Singapore braces for taxes, monetary policy tightening
Singapore is bracing for possible tax increases and monetary policy tightening in 2018 against a backdrop of steady economic growth and benign inflation.
The city state’s economy will probably expand 2.8% next year compared with an estimated 3.3% this year, while inflation is forecast to pick up slowly, according to the median estimates in a Bloomberg survey. Gross domestic product probably rose an annualised 2.1% in the fourth quarter of 2017 from the previous three months, according to a separate survey ahead of data due
on January 2.
While some economists including Selena Ling at Oversea-Chinese Banking Corp say the potential domestic fiscal and monetary policy tightening may pose headwinds to the Singapore economy, they still see a “benign” macroeconomic environment with domestic growth drivers having broadened beyond manufacturing and electronics.
“Global growth is picking up and broadening and there’s still some decent ongoing momentum,” supporting the view that the export push from 2017 will persist into next year, said Khoon Goh, head of Asia research at Australia & New Zealand Banking Group Ltd in Singapore, who is forecasting economic growth of 4% in 2018. “We had several years of pretty sub-par, below-trend growth. It’s about time we had a
Goh’s rosier forecast includes a bet that trade-reliant industries that cut jobs over the past few years will start to hire again, benefiting consumption, and that recent gains in construction will pick up pace.
That recovery may spur the central bank to move away from its neutral policy stance. The Monetary Authority of Singapore is forecasting growth of 1.5% to 3.5% in 2018, with its core measure of inflation seen fairly stable at an average of 1% to 2%.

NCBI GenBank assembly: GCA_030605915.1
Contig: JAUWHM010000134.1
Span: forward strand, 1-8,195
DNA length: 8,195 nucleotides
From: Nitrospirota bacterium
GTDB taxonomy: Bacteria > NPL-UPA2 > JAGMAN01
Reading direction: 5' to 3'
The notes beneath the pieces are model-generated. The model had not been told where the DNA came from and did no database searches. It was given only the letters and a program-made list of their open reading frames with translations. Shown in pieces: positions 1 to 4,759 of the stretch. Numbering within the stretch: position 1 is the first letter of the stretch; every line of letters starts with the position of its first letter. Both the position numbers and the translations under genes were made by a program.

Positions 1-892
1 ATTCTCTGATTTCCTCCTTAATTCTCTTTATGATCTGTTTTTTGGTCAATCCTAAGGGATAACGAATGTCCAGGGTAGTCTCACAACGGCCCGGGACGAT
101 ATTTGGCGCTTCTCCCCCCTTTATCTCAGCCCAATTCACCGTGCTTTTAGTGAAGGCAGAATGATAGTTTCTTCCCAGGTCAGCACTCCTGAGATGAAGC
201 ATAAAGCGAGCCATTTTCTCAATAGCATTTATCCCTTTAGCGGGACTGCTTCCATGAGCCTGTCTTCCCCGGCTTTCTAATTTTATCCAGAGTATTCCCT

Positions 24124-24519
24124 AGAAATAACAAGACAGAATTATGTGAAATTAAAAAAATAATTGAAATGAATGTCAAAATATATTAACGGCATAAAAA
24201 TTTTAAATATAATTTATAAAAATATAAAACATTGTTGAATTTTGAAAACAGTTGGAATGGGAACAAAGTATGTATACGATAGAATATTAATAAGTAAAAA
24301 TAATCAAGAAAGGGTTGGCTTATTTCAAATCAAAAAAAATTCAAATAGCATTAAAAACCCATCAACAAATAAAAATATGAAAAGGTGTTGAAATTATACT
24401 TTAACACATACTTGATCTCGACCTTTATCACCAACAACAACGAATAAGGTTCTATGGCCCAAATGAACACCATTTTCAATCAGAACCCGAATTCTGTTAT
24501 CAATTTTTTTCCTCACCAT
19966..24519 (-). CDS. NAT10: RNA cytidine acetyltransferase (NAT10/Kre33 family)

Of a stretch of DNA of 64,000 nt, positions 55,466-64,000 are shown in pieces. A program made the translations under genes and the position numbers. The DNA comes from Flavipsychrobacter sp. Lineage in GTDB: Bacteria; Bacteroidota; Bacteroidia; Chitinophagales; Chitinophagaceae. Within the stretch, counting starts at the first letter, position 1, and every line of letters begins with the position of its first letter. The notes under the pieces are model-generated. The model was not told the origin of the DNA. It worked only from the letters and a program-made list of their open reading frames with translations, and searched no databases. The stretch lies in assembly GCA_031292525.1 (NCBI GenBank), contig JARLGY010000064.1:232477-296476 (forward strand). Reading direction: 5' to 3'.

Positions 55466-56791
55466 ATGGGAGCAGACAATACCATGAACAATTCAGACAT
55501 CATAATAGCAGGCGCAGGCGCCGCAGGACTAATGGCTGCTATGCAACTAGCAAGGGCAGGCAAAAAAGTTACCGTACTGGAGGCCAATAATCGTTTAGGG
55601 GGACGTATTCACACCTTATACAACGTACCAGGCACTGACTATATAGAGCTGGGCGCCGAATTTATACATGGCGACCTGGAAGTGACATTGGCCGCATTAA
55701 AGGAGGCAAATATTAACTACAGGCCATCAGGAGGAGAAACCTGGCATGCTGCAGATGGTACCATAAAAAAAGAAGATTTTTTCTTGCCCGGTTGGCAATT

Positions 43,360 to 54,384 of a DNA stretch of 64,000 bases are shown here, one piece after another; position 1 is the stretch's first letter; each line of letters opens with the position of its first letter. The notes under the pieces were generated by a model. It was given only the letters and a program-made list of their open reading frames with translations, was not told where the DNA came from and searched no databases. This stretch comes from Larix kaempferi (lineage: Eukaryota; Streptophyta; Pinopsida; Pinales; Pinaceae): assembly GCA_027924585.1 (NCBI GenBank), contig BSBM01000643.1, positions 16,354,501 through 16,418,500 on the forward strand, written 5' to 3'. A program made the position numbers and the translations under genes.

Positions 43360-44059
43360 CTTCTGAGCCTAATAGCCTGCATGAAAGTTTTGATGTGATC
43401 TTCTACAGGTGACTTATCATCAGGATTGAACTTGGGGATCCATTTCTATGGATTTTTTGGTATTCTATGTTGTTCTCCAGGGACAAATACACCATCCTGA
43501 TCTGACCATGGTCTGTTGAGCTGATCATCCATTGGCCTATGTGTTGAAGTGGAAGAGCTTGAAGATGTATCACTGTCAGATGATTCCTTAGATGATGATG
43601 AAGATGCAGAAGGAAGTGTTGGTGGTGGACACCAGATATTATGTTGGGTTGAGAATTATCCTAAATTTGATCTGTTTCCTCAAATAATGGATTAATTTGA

The MAS, which uses the currency as its main policy tool rather than interest rates, opened the door to a tightening move at its last policy meeting in October. Economists such as Goh and Mohamed Faiz Nagutha at Bank of America Merrill Lynch see an adjustment in October, while Maybank Kim Eng Research’s Chua Hak Bin predicts it will come as early as April.
The budget, which is likely to be announced in February, will be closely watched with the government already signalling it may raise taxes. While speculation has centered around an increase in the goods and services tax, authorities have a range of options such as raising the stamp duty or motor vehicle levy, said Ling, head of treasury research and strategy at OCBC in
“There’s no smoke without fire,” she said. “They’ve hinted quite strongly that there’s some tax changes coming up, probably they will announce something in the budget.” Corporate and income taxes, which together make up almost half of the government’s tax revenue, probably won’t be adjusted since that would hinder competitiveness and would be counter to moves in the US which cut taxes.
Trade will remain a top long-term priority as Singapore helps shape the regional agenda as chair of the Association of Southeast Asian Nations in 2018. That should mean more talk about boosting intra-regional trade that has languished over the past decade, according to Nomura Holdings Inc.
“We see plenty of scope for Asean to reap the benefits from increased intra-regional trade,” Nomura analysts said in a note. “With growth this strong, demand for exports from within should naturally pick up.”